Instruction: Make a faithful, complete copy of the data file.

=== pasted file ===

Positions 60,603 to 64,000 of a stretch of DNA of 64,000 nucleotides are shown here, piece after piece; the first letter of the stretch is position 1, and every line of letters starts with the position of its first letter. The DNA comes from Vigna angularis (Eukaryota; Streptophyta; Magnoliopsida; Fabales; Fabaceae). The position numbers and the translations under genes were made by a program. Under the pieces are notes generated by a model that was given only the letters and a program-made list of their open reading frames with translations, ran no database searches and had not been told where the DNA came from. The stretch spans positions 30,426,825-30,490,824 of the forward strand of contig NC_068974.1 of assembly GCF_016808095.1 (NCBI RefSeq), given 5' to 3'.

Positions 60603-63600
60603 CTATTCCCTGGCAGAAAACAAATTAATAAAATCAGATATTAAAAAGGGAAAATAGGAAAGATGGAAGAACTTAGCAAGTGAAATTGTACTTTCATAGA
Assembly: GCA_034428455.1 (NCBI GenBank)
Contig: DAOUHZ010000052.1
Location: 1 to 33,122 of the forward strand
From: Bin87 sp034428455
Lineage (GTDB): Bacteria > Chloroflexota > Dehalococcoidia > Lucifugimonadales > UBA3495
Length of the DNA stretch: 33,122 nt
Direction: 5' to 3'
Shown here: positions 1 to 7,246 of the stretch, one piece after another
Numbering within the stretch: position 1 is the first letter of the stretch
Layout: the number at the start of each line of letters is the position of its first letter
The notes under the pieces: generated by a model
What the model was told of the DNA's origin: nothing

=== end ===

Positions 60,603 to 64,000 of a stretch of DNA of 64,000 nucleotides are shown here, piece after piece; the first letter of the stretch is position 1, and every line of letters starts with the position of its first letter. The DNA comes from Vigna angularis (Eukaryota; Streptophyta; Magnoliopsida; Fabales; Fabaceae). The position numbers and the translations under genes were made by a program. Under the pieces are notes generated by a model that was given only the letters and a program-made list of their open reading frames with translations, ran no database searches and had not been told where the DNA came from. The stretch spans positions 30,426,825-30,490,824 of the forward strand of contig NC_068974.1 of assembly GCF_016808095.1 (NCBI RefSeq), given 5' to 3'.

Positions 60603-63600
60603 CTATTCCCTGGCAGAAAACAAATTAATAAAATCAGATATTAAAAAGGGAAAATAGGAAAGATGGAAGAACTTAGCAAGTGAAATTGTACTTTCATAGA
Assembly: GCA_034428455.1 (NCBI GenBank)
Contig: DAOUHZ010000052.1
Location: 1 to 33,122 of the forward strand
From: Bin87 sp034428455
Lineage (GTDB): Bacteria > Chloroflexota > Dehalococcoidia > Lucifugimonadales > UBA3495
Length of the DNA stretch: 33,122 nt
Direction: 5' to 3'
Shown here: positions 1 to 7,246 of the stretch, one piece after another
Numbering within the stretch: position 1 is the first letter of the stretch
Layout: the number at the start of each line of letters is the position of its first letter
The notes under the pieces: generated by a model
What the model was told of the DNA's origin: nothing